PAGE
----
This section is for everyone and their helpers.
If you are seriously impaired your helpers may need to give you glucose gel by rubbing it inside your cheek. Tell them not to put it beyond your teeth in case they get bitten.
If you are unconscious it is important that nothing is administered by mouth in case you choke.
Glucagon administration is now necessary. Are all your helpers trained how to use this?
If there is no clear improvement in ten minutes with glucagon they must dial 999 / 911 and get you to hospital.
After glucagon administration you can feel very sick indeed. Metoclopramide tablets or injection may be necessary. Your doctor may prescribe this for self administration at these times and if you vomit.
You will also need to build up your glycogen stores by eating your normal diet for 24 hours and meticulously avoiding low blood sugars during this time. You will need to do more frequent testing eg every 2.5 hours instead of the usual pattern and you would correct for lows but not highs.
Children don’t have much glycogen to mobilise so if they have a severe hypo the best thing may be to get them straight to a hospital instead of waiting for glucagon to work.
Hypoglycaemia unawareness can occur more frequently in people who have chronically high or low blood sugars. Beta blockers can also cause this. Aiming for normal blood sugars long term if they are too high and correcting for levels below 4.0 every time can help.
After any episode of hypoglycaemia you need to figure out why you went so low so you can sort out any problems or plan to do things differently.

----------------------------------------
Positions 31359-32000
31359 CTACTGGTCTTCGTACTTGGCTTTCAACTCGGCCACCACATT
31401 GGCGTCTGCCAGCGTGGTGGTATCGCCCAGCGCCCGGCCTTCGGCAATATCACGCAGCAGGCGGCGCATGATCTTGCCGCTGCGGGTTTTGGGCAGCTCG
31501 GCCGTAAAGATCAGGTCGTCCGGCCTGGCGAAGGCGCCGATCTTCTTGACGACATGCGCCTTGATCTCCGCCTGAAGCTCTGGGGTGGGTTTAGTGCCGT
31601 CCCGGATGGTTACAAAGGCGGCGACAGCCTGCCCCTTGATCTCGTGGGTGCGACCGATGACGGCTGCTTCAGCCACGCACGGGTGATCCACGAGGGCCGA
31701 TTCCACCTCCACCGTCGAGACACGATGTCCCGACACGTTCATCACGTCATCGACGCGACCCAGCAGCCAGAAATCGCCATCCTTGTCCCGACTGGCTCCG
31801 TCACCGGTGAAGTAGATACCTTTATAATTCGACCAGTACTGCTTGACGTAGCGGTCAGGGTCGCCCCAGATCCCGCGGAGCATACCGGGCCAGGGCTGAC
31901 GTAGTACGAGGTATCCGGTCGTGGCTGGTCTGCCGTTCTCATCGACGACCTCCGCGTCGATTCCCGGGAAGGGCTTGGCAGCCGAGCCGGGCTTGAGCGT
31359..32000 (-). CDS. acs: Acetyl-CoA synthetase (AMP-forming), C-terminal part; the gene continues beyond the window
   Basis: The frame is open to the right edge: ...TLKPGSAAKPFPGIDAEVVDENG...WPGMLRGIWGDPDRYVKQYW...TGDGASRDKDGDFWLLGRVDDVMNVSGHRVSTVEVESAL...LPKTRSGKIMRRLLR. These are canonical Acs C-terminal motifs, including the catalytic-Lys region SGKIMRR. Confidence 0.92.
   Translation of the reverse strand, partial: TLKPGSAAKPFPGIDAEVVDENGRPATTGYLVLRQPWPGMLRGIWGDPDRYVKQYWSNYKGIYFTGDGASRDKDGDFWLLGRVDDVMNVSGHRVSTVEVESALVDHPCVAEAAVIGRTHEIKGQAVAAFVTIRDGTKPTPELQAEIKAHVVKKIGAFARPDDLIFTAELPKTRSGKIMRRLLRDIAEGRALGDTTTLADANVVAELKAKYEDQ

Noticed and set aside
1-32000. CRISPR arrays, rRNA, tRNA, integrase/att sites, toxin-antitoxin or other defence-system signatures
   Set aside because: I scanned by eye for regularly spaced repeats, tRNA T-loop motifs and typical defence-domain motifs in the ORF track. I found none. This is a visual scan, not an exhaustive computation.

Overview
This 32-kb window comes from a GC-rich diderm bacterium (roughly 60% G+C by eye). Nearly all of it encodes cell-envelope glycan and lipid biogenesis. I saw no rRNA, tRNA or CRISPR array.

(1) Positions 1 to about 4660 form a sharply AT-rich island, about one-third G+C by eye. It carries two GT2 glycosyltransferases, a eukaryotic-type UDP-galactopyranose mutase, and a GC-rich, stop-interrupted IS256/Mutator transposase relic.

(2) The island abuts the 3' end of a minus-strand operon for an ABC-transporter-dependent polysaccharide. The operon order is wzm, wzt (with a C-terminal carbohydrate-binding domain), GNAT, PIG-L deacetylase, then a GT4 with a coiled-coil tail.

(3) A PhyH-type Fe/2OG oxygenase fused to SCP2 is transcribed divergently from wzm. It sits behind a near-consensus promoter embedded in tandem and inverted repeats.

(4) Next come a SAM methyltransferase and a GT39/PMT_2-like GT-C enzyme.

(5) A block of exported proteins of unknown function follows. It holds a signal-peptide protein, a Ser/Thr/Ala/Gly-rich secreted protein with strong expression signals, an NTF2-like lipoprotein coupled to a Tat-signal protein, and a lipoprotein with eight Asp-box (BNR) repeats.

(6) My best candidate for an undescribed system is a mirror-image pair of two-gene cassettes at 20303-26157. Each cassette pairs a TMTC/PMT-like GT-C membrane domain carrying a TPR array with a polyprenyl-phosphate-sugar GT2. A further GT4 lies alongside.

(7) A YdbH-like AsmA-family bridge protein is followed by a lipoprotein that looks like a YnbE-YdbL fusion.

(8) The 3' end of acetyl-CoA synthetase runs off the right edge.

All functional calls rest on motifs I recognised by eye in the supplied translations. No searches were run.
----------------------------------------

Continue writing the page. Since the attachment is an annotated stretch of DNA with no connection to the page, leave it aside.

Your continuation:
You may not catch every hypo but you will reduce the frequency and severity of every hypo by doing this.
- Too long a delay in eating your meal after an insulin injection.
- Delayed stomach emptying after a meal.
- Eating less than you planned for the given insulin dose.
- Drinking too much alcohol. What is too much? More than just one unit for many insulin users. Sorry.
- Hormonal changes in certain phases of the menstrual cycle.
- Sudden return to normal after a period of insulin resistance such as when recovered from an illness.
- Injecting from a new bottle of insulin when the old one had lost some of its effectiveness.
- Switching insulin types without considering different potencies of different insulins. Eg lispro and aspart the rapid acting analogues have 150% of the potency of regular insulin. Levemir has 75% of the potency of Lantus.
- Taking too much insulin.
- Not rolling cloudy insulin suspensions adequately.
- Mistakenly injecting insulin into a muscle.
- Lying too long in a hot tub.
- Effects of exercise that have not been covered by sufficient insulin reduction or carbohydrate intake.
- Injecting near a muscle that will be strenously exercised.
- Some medications cause hypos.
- Some insulins are not as stable as you would like and are more prone to giving hypos eg NPH.
- Two different carers give someone their insulin without checking first.